Passengers aboard a wide-body jet sit awaiting their arrival to an American city. Suddenly, one passenger -- a son of a prosperous Nigerian family-turned-Islamic terrorist -- attempts a suicide bombing by detonating the chemical bomb he managed to sneak through airport security. But the passengers, including a guy heading out to visit his relatives, managed to subdue the menace.
As you know by now, this happened last week aboard Northwest Airlines Flight 253, when Dutch tourist Jasper Schuringa and his fellow passengers took down banker's son Umar Farouk Abdulmutallab and kept him handcuffed until the Airbus jet landed at Detroit International Airport. But it echoes what medical device executive Thomas Burnett Jr. and three other passengers did eight years ago when they gave their lives to thwart an attempt by four al-Qaeda terrorists to crash United Flight 93 into Washington, D.C. -- and averted an even greater death toll arising from the September 11 massacres.
And both events prove once again that government alone cannot ensure security and freedom for Americans or citizens in other countries. Ultimately, it depends on ordinary people to rise to an occasion, even at the expense of their own lives.
Certainly the incident is just another reminder that the approach to airport security and anti-terrorism undertaken by the Bush and Obama administrations has been anything but a success. Although American lives haven't been lost to suicide hijackings since September 11, 2001, this has little to do with the restrictions on large lotion bottles and random searches undertaken by the U.S. Department of Homeland Security. Nine-eleven, after all, was a once-in-the-lifetime confluence of opportunistic planning by Osama bin Laden, Mohamed Atta and Zacarias Moussaoui -- and the utter failure of imagination by U.S. and foreign intelligence.
But, as proven by Hamas during the Palestinian Intifada against Israel, one-man suicide bombings are always possible and, in fact, are likely when governments fail in surveillance. Such is exemplified by Flight 253. American, Dutch and Yemeni officials spar over who is accountable for the incident, even as evidence suggests that all three are to blame. Even President Barack Obama admitted his outrage at such "human and systemic failures" as the lack of air marshals on the flight -- even though Amsterdam has become increasingly notorious for being a transfer point for Koran-touting hypocrites misinterpreting scripture to justify murder.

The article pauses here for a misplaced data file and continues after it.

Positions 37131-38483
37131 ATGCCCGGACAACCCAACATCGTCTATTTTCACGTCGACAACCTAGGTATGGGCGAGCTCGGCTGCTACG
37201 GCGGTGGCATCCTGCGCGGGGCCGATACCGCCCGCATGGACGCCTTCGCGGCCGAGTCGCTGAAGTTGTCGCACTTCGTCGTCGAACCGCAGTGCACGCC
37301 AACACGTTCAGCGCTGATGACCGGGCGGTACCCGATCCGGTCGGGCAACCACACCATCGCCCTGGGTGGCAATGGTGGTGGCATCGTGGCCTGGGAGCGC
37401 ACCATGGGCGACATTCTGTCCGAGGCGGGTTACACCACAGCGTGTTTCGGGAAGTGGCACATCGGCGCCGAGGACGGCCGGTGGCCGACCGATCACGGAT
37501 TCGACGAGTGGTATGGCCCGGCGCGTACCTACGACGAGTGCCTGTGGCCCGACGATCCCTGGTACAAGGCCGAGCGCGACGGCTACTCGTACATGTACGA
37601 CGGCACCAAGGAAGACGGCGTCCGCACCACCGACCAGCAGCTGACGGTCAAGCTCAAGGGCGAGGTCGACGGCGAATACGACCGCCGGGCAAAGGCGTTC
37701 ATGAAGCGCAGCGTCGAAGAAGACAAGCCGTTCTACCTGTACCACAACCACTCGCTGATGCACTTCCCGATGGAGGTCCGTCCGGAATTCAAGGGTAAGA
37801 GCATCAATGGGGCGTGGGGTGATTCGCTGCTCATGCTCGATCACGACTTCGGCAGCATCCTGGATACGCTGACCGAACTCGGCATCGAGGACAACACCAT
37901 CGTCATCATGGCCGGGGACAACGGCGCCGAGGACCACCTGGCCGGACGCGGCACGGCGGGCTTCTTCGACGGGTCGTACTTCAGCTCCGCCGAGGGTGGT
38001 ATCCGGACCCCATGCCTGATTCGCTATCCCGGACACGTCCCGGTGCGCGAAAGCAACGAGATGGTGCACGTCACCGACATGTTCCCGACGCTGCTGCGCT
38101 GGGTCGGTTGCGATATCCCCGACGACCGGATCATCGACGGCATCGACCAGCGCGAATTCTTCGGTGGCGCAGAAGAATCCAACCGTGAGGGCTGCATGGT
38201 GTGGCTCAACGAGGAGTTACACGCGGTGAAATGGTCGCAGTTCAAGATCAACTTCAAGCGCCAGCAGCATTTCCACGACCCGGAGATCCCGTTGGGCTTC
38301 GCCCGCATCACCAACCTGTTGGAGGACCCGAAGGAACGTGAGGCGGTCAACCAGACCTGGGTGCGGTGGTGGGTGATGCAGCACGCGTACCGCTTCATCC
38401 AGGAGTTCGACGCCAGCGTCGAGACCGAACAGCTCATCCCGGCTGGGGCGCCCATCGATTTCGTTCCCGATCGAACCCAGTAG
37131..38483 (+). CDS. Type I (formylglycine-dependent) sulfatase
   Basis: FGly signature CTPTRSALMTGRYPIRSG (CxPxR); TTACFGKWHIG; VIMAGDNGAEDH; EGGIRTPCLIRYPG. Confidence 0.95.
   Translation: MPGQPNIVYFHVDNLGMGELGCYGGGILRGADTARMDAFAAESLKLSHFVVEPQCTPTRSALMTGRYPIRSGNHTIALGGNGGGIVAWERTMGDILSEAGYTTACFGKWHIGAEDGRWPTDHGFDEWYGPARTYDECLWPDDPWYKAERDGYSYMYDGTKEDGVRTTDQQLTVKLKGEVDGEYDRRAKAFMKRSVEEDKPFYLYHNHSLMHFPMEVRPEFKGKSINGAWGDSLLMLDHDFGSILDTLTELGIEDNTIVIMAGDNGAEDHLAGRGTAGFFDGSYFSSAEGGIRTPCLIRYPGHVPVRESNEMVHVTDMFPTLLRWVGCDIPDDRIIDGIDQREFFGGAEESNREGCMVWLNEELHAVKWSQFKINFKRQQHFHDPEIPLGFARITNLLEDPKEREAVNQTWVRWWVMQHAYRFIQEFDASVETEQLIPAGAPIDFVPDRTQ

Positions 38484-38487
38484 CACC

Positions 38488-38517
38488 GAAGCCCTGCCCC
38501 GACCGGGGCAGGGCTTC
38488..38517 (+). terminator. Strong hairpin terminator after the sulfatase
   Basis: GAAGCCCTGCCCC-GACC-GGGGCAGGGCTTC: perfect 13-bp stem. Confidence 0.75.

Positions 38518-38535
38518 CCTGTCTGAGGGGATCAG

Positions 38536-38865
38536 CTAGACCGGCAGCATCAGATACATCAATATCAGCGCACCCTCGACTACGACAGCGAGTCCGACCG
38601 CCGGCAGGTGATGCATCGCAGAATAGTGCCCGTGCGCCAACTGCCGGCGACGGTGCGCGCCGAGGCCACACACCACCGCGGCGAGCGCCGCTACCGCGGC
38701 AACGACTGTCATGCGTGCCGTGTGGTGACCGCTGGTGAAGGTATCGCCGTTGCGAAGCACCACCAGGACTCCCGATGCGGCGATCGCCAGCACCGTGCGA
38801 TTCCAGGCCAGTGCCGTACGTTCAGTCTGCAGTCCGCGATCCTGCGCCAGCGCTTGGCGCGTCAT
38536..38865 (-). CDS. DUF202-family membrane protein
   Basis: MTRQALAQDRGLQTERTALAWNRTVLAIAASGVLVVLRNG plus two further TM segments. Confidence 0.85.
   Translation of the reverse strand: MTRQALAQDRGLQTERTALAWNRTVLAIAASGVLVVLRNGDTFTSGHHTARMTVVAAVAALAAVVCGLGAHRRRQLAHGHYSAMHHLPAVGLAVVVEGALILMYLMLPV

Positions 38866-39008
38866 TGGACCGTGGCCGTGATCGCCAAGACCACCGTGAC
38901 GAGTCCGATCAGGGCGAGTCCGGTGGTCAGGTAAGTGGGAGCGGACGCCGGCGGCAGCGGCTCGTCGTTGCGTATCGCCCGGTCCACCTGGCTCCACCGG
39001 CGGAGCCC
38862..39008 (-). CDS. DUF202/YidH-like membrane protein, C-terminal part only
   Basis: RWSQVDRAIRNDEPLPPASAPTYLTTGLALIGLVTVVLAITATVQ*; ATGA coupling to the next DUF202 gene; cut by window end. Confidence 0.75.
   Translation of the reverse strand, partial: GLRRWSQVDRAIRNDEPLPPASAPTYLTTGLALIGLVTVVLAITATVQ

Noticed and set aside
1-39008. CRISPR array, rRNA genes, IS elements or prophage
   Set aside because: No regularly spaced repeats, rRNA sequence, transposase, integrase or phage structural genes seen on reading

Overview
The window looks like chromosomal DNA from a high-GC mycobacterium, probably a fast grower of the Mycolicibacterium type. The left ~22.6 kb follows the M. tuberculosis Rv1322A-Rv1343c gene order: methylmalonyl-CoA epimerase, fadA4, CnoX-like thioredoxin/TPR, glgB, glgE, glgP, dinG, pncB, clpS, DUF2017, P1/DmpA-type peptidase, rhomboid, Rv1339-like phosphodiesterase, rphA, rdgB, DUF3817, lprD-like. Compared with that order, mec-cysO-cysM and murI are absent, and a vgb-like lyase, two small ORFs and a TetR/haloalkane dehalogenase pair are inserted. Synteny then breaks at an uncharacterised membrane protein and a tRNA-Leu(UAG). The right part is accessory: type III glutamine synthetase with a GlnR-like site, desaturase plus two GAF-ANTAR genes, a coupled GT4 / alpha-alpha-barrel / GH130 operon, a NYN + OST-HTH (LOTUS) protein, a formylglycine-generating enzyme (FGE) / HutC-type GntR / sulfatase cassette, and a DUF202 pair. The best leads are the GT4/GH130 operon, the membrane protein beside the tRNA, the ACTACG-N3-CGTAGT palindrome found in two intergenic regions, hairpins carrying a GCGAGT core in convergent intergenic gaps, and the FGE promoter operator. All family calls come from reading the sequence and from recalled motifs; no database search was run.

But Flight 253 also proves that muscle-bound superheroes found in The Iliad and the Terminator series are little more than mythology. As psychologist Philip Zimbardo declares, anyone can be a hero when the time calls for it. This is especially true when tyranny puts our liberties at stake. The leading lights of freedom fights such as the Revolutionary War, the abolitionist movement, and the Cold War weren't patricians, but New England blacksmiths, ex-slaves, and dock workers living anonymously before duty called them to defend their fellow men and women.
Schuringa and his fellow passengers, happily in one piece, are in the same pantheon as these ordinary people. They also find themselves in good company with the otherwise-anonymous men from the more-immediate past: The heroes of Flight 93, who stopped one of the four teams of al Qaeda terrorists from fulfilling their death plot.
These weren't men of action. Save for being the U.S. National Collegiate Judo champion back in his days attending the University of Rochester, Jeremy Logan Glick spent most of his life toiling as an executive at a Silicon Valley consultancy. Mark Bingham was a public relations executive who played in rugby tournaments in his spare time. Todd Beamer, whose battle cry "Let's roll" is now as much a call to heroism as the Marine Corps "Semper Fi," was a father of two with a daughter on the way.
Then there was Thomas Burnett Jr., whom this writer had met five days before 9/11 during one of the many roadshows he made as chief operating officer of Thoratec, a maker of ventricular aid devices. An affable Bloomington, Minn., native, Burnett didn't exactly stand out as the hero he became; he spent most of his time answering questions about corporate financials, explaining why Thoratec was the standout firm in its market sector, and -- after I had mentioned that I should clean my hands before touching one of the devices -- quipping that he'd just clean it off and place it into a patient anyway.
After the 30 minute meeting, Burnett flew off to Minneapolis, then to Edison, N.J., before switching his flight that Sept. 11, for the earlier Flight 93 just so he could get home to his wife and three children. By the time it crashed into a field in Stonycreek Township, Penn., Burnett, along with Glick, Bingham and Beamer, had said good-bye to their families and struck a blow against terror.
As David Bowie would sing, we can all be heroes for just one day. For the sake of preserving liberty and freedom, this isn't an option.
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